Soundchecks Music Reviews

Voivod

Chophouse Records / Surfdog

voivod.com

VOIVOD
Voivod

review by Octavio Ramos Jr

Voivod has walked many paths and experienced numerous lineup changes. At first the Canadians created some hard-driving thrash metal, with releases such as its 1984 debut War And Pain and the follow-up Rrroooaaarrr. More progressive fare followed, with Nothingface (with its outstanding cover of Pink Floyd's Astronomy Domine) and Phobos (with its cover of King Crimson's 21st Century Schizoid Man) serving as benchmarks of guitar-driven progressive metal. Principal vocalist Denis Belander left soon after the creation of 1993's The Outer Limits (bassist Jean-Yves Theriault left in 1991), both of whom were replaced by bassist-vocalist Eric Forest.

With 2003's self-titled release, Denis Belander ('Snake') returns to assume vocal duties, and joining the band on bass is none other than Jason Newsted ('Jasonic'), fresh from his stint with the once-mighty Metallica. Rounding out the lineup are its two veterans, drummer extraordinaire Michel Langevin ('Away') and guitar god Denis D'Amour ('Piggy').

Guitar driven, woofer heavy, and progressive remain trademarks for Voivod. Belander's voice reminds me a little of Blue Oyster Cult's Buck Dharma: a little harsh, a little melodic, and very much captivating. Newsted's low notes complement D'Amour's six-string acrobatics, which are much more restrained than on previous efforts. The emphasis on this self-titled release is on composition, so the songs are tight and flow quite well.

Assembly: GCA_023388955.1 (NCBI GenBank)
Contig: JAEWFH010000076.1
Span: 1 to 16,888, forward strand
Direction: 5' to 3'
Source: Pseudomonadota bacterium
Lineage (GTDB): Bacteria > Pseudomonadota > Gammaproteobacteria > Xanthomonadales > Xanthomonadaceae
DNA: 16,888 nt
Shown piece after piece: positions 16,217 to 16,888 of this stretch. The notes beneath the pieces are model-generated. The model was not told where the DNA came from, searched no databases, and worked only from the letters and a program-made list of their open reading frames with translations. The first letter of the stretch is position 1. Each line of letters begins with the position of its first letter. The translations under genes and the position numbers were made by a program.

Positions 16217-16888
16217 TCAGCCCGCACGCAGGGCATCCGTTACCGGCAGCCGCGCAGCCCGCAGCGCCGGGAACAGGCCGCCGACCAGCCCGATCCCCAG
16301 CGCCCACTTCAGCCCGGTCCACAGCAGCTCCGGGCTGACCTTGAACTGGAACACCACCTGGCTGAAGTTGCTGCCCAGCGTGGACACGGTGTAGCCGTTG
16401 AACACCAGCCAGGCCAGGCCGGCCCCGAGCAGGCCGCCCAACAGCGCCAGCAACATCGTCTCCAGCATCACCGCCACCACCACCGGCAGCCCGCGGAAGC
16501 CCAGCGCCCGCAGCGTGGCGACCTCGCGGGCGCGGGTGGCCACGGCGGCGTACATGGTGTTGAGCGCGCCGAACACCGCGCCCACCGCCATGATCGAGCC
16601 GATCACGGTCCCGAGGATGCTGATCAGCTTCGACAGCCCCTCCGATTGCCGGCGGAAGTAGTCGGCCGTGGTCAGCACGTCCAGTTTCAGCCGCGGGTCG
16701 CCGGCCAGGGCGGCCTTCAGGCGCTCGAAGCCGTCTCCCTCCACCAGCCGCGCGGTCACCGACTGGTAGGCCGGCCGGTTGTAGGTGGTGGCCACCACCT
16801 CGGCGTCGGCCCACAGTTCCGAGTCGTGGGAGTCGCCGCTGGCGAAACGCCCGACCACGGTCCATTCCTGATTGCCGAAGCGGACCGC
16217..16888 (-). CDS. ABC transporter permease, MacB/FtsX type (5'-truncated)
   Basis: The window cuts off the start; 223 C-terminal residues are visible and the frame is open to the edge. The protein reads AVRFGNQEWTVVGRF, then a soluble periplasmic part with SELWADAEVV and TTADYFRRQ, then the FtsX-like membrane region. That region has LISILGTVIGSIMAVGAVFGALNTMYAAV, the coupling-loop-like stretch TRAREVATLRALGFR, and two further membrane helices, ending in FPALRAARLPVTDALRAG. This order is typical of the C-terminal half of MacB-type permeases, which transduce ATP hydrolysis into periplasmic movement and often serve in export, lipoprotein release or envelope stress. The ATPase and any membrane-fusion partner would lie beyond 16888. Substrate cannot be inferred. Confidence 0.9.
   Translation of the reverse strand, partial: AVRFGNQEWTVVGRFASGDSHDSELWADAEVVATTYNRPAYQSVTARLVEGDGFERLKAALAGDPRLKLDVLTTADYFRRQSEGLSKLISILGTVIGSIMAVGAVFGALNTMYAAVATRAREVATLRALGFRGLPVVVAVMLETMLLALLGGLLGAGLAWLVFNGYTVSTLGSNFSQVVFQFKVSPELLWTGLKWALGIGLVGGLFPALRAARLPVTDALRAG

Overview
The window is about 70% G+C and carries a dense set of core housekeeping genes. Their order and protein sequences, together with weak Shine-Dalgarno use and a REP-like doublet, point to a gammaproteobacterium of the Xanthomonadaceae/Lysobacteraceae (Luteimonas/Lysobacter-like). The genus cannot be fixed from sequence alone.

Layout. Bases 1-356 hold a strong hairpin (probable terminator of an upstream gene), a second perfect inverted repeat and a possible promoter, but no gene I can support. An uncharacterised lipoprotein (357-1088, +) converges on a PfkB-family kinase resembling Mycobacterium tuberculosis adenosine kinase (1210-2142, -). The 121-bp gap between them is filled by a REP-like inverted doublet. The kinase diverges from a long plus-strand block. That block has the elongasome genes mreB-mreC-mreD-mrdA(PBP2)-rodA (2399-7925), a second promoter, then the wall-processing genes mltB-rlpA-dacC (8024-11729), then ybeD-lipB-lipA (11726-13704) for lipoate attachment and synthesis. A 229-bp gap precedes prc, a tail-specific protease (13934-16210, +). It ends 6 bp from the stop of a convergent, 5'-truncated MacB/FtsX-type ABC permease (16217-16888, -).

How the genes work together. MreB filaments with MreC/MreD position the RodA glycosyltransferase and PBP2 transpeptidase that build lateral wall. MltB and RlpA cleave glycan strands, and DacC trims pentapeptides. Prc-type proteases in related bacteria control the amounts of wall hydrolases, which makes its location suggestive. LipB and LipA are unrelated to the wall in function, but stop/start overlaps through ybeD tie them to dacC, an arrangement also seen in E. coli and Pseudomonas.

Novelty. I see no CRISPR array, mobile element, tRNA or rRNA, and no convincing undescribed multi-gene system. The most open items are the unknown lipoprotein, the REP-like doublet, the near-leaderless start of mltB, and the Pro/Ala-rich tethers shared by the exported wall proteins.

Lyrically, Snake continues to explore themes with a science fiction and political slant. For example, Blame Us discusses how society has enabled science to run wild, creating ecological disasters, gene manipulation, and monstrous machines. Rebel Robot explores similar ideas - the song notes that everything about us is synthetic, so much so that we have become flesh-covered automations. Science fiction takes center stage with The Multiuniverse, which is inspired by Michael Moorcock's Eternal Champion novels.

Sporting strange but cool artwork by Away, Voivod's self-titled release has a little something for the disparate fans of the band, from blistering thrashers such as Gasmask Revival and Reactor to mid-paced crunchers such as Divine Sun (my favourite track, which features a catchy, psychedelic riff) and Les Cigares Volantis (Flying Cigars, which refers to the shape of some UFOs) to slower numbers such as I Don't Wanna Wake Up. The CD is also a great place for new listeners to start their journey into the bizarre world of the Warriors Of Ice.


Edited by Tony Lee
for PIGASUS Press